1980s Trivial Pursuit

trivial_pursuitTrivial Pursuit is a board game in which progress is determined by a player’s ability to answer general knowledge and popular culture questions. The game was created in December 1979 in Montreal, Quebec, Canada, by Canadian Chris Haney, a photo editor for Montreal’s The Gazette and Scott Abbott, a sports editor for The Canadian Press. After finding pieces of their Scrabble game missing, they decided to create their own game.  With the help of John Haney and Ed Werner, they completed development of the game, which was released in 1982.  It was designed by Michael Wurstlin.

In North America, the game’s popularity peaked in 1984, a year in which over 20 million games were sold. The rights to the game were initially licensed to Selchow and Righter in 1982, then to Parker Brothers (now part of Hasbro) in 1988, after initially being turned down by the Virgin Group; in 2008, Hasbro bought out the rights in full, for US$80 million.  As of 2004, nearly 88 million games had been sold in 26 countries and 17 languages. Northern Plastics of Elroy, Wisconsin produced 30,000,000 games between 1983 and 1985. An online version of Trivial Pursuit was launched in September 2003.

Info gleaned from Wikipedia

1978 Atari 2600

The Atari 2600 is a video game console released in October 1977 by Atari, Inc. It is credited with popularizing the use of microprocessor-based hardware and cartridges containing game code, instead of having non-microprocessor dedicated hardware with all games built in. The first game console to use this format was the Fairchild Channel F; however, the Atari 2600 receives credit for making the plug-in concept popular among the game-playing public.

Info gleaned from Wikipedia

1980 Trivial Persuit

Trivial Pursuit is a board game in which progress is determined by a player’s ability to answer general knowledge and popular culture questions. The game was created in 1979 in the southern Spanish city of Nerja by Canadian Scott Abbott, a sports editor for The Canadian Press, and Chris Haney, a photo editor for Montreal’s The Gazette. After finding pieces of their Scrabble game missing, they decided to create their own game. With the help of John Haney and Ed Werner, they completed development of the game, which was released in 1982.

In North America, the game’s popularity peaked in 1984, a year in which over 20 million games were sold. The rights to the game were licensed to Parker Brothers (now part of Hasbro) in 1988, after initially being turned down by the Virgin Group; in 2008, Hasbro bought out the rights in full, for US$80 million.  As of 2004, nearly 88 million games had been sold in 26 countries and 17 languages. Northern Plastics of Elroy, Wisconsin produced 30,000,000 games between 1983 and 1985. An online version of Trivial Pursuit was launched in September, 2003.

Dozens of question sets have been released for the game. The question cards are organized into themes; for instance, in the standard Genus question set, questions in green deal with science and nature. Some question sets have been designed for younger players, and others for a specific time period or as promotional tie-ins (such as Star Wars, Saturday Night Live, and The Lord of the Rings movies).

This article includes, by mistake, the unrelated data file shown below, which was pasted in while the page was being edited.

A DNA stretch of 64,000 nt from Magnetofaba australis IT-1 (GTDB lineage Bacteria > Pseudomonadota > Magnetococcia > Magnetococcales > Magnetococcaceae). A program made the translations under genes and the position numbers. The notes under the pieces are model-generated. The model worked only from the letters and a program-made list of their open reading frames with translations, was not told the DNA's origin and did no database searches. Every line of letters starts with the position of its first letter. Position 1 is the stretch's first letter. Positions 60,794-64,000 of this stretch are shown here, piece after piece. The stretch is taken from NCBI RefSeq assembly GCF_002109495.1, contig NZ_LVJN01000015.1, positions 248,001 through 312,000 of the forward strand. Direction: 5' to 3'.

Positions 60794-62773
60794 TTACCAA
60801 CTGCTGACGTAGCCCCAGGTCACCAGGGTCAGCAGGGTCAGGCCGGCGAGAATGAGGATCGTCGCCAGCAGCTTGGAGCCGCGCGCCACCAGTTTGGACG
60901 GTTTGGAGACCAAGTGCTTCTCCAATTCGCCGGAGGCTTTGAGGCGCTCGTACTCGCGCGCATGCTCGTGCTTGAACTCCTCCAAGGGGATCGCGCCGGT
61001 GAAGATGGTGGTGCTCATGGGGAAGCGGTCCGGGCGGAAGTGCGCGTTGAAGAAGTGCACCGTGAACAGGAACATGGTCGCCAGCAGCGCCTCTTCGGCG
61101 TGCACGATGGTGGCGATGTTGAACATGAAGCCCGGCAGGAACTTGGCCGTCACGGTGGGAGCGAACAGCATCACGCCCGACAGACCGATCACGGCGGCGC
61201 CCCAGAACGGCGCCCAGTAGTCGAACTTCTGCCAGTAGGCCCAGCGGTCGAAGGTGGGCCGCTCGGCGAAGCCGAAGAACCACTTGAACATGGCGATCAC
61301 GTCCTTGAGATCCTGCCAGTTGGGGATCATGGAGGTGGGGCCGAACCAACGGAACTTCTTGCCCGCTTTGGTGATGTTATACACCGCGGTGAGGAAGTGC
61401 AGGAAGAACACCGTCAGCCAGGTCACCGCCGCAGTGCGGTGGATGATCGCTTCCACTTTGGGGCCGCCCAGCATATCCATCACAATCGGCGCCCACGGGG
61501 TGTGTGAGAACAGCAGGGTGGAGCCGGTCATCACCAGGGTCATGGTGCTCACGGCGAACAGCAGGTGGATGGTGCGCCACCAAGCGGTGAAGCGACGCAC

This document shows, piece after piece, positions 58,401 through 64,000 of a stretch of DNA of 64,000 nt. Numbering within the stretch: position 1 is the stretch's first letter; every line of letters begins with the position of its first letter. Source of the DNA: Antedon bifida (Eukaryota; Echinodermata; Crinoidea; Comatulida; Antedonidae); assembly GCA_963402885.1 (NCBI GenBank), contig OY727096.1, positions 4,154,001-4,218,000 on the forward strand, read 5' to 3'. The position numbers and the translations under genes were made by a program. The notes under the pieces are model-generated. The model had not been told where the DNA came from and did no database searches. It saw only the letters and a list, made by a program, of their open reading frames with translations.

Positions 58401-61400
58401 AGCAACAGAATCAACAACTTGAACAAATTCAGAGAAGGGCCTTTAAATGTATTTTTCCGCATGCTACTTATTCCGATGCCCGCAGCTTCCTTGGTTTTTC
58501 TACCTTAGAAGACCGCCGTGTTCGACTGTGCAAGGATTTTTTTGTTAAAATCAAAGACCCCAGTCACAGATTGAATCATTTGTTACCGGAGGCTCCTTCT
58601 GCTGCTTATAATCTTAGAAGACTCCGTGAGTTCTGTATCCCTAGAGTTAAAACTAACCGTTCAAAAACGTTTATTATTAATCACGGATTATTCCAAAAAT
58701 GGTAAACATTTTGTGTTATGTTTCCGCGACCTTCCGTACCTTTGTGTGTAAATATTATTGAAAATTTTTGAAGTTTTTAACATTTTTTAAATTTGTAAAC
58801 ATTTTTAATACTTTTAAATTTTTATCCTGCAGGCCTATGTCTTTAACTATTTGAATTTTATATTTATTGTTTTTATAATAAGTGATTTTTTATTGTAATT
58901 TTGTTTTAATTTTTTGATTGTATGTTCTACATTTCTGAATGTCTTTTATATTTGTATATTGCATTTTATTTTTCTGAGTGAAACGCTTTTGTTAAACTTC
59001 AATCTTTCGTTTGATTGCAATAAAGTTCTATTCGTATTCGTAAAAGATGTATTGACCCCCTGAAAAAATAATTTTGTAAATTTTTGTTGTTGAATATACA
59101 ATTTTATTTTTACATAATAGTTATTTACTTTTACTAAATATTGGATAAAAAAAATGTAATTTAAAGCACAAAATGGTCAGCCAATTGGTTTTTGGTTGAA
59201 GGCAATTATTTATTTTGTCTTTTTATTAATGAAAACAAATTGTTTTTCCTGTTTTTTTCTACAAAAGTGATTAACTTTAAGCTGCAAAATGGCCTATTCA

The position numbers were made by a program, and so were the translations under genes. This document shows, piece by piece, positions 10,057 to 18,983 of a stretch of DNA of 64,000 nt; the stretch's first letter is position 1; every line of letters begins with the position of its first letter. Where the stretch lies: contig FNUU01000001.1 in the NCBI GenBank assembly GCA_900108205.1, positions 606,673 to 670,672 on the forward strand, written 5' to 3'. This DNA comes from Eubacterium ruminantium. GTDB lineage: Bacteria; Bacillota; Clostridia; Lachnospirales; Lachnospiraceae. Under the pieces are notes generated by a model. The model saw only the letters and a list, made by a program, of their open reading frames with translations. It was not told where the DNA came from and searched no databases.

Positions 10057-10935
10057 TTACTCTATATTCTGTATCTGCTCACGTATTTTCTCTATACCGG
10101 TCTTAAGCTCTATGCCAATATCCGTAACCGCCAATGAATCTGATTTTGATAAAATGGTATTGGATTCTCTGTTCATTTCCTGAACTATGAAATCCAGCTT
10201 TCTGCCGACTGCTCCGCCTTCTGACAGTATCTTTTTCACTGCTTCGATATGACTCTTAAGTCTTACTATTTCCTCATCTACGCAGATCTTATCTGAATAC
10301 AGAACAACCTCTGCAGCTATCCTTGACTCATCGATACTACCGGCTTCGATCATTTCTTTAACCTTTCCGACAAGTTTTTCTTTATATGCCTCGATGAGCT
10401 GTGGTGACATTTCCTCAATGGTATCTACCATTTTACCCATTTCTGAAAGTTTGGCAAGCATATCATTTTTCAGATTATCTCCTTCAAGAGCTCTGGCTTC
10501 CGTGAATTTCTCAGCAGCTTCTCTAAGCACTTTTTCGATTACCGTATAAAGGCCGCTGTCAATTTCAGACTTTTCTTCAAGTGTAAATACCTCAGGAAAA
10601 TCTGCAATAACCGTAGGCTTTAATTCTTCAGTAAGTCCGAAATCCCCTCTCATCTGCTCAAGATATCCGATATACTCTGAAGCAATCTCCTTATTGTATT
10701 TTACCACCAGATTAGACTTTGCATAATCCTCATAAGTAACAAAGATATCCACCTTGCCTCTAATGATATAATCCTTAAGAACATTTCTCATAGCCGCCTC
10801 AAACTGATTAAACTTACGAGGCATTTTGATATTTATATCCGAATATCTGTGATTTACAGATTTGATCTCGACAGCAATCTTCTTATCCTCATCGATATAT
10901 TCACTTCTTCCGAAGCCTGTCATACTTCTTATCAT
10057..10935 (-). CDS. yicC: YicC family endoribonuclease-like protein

Info gleaned from Wikipedia

Go For Broke by MB Games 1988

go_for_brokesmallGo For Broke by MB Games advert  from 1988

I got this game years ago as a child – when playing board games was a great way of passing an otherwise boring Sunday afternoon when the rain poured down outside. This was kind of a family tradition without Playstations and the like to keep you amused, no DVDs and video rental was quite expensive at that time so this was a way to get us all involved in something fun. Looking back I can’t help but feel that kids of today really miss out on this fun family time together when you fight over who gets which coloured playing piece and try to outsmart your parents. Didn’t it feel great when you beat them.

This game is still around today – although it is quite difficult to find in the shops and you will have more luck with an online search if interested. The likes of Amazon and Farscapegames.co.uk have it for around £10 new or you can pick it up second hand cheaper on eBay  It involves a very strange philosophy – You have to lose to win so if you are always best at coming last then this is definitely the game for you.

 

1988 Game of Knowledge MB

game of knowledgeThe Milton Bradley Company is an American game company established by Milton Bradley in Springfield, Massachusetts, in 1860. In 1920, it absorbed the game production of McLoughlin Brothers, formerly the largest game manufacturer in the United States and in 1987 it purchased Selchow and Righter, makers of Parcheesi and Scrabble.

Milton Bradley was taken over by Hasbro, Inc., in 1984. Now wholly owned by Hasbro, it is still retained as one of Hasbro’s brands, similar to the manner in which Parker Brothers is one of Hasbro’s brands. It is a board game and sometimes video game publisher. During the late 1980s and early 1990s, Milton Bradley marketed a series of games (such as HeroQuest) in North America that were developed in the United Kingdom by Games Workshop (GW) that drew heavily from GW’s Warhammer Fantasy universe, albeit without explicit reference to the Warhammer product line. Milton Bradley also developed numerous game consoles such as the Microvision and Vectrex.

Info gleaned from Wikipedia